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Why every business needs to look into SD-WAN. Right now.

At this time last year, prominent analyst firm Gartner predicted that Software Defined Wide Area Networking (SD-WAN) is going to be significantly relevant in the next few years:

"By the end of 2019, 30% of enterprises will have deployed SD-WAN technology in their branches, up from less than 1% today."
   - Gartner, December 2015 (Source:

Gartner, who has a good history of getting this stuff right, thinks that 30% of ALL enterprises are going to have some type of SD-WAN in their network in the next 3 years. That's an incredibly short amount of time for a whole lot of market penetration to occur. Earlier this year another trusted source for market research, International Data Corporation (aka IDC), predicted SD-WAN would reach $6B in revenues by 2020:

"In its first forecast of the software-defined wide area network (SD-WAN) market, International Data Corporation (IDC) estimates that worldwide SD-WAN revenues will exceed $6 billion in 2020 with a compound annual growth rate (CAGR) of more than 90% over the 2015-2020 forecast period."
   - IDC, March 2016 (Source:

90% CAGR growth and 30% of enterprises in 5 years? What is going on here?! How can SD-WAN possibly make that big of a difference to networks to warrant this level of adoption and investment? Let me tell you the reasons why we're seeing companies switch and the use cases that make up what I call the "value trifecta" (faster, better, cheaper) of betting on SD-WAN:

  • Carrier WAN Replacement: Those who have branch locations with MPLS will know what I'm talking about. There will always be locations which make sense to run a private connection like MPLS to such as headquarters, the datacenter, your disaster recovery site, larger offices with a high number of employees, etc. But there are also smaller sites that you need to make work with key applications at such as voice, video and business critical apps. You hate to lock into 3 year contracts on those lower bandwidth, long provisioning and more costly MPLS circuits for these sites, but what choice have you had if you wanted them to work well and reliably? SD-WAN presents the ability to use multiple, faster AND cheaper broadband circuits, procure them in a week to 10 days (vs 3-4 months for MPLS) then load balance and run QoS overtop of all of them. There are many modern network advancements such as newer load balancing techniques, jitter buffering and forward error correction (FEC) that come together to make this possible. We have seen the value of these nascent features on real networks and they definitely help to make business critical apps work over commodity broadband services.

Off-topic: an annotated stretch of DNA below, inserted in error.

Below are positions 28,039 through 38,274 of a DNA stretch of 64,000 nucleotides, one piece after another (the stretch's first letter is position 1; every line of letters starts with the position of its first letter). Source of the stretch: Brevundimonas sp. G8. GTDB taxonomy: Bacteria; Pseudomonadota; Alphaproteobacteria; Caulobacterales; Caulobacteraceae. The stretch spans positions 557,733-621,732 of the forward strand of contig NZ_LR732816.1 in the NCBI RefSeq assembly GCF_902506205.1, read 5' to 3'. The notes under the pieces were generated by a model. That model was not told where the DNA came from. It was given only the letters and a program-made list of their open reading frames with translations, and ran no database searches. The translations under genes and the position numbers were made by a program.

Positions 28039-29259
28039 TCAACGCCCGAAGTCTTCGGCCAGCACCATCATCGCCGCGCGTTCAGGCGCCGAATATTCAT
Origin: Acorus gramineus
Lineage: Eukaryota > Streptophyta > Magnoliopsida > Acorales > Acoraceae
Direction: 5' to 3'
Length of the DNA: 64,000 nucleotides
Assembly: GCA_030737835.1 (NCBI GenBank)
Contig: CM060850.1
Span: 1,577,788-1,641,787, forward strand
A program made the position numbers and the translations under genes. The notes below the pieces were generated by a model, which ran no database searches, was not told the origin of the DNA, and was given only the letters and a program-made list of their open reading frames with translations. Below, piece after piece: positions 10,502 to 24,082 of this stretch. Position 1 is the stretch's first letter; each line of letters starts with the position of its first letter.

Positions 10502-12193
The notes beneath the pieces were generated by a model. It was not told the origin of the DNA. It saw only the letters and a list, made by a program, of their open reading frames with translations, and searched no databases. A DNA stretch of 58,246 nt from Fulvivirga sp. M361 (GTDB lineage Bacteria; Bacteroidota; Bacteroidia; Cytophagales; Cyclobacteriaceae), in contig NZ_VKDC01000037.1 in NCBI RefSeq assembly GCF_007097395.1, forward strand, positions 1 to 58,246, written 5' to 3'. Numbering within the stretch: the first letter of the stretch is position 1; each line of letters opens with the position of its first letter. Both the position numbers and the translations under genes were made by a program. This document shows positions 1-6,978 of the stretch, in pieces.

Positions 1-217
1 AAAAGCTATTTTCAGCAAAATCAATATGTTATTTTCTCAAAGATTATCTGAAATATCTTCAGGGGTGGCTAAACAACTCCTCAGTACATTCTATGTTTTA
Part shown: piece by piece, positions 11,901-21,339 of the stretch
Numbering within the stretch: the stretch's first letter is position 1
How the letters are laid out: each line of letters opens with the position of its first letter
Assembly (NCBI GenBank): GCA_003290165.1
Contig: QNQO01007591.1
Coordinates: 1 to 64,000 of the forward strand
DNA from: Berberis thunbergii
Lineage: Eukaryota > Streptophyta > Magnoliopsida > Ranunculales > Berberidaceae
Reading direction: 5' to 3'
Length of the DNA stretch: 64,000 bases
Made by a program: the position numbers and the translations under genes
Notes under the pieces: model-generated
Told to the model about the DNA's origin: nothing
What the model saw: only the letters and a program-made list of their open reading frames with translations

• Cloud Based Apps: Microsoft Office365,, Google's G Suite (formerly Google Apps), Amazon Web Services, Azure, hosted voice over IP (VoIP) and many other web based ERP and CRM systems are hosted as cloud services on the Internet. Businesses are finding it makes more and more sense to move their business workloads to Software as a Service offerings on the cloud versus hosting these applications onsite. Most of the initial security and reliability concerns have shaken out now so hosting on the cloud has become fairly common and for most upstarts, almost a given. With that, legacy MPLS networks make less and less sense because the apps are hosted in the cloud on the Internet, not privately in infrastructure managed by the business. SD-WAN gives organizations moving to the cloud the ability to make these Internet hosted apps to route directly to their destination instead of backhauling them over an expensive private MPLS network. This reduces latency of the applications and utilizes less expensive broadband circuits to carry this traffic, making access perform better at a lower cost.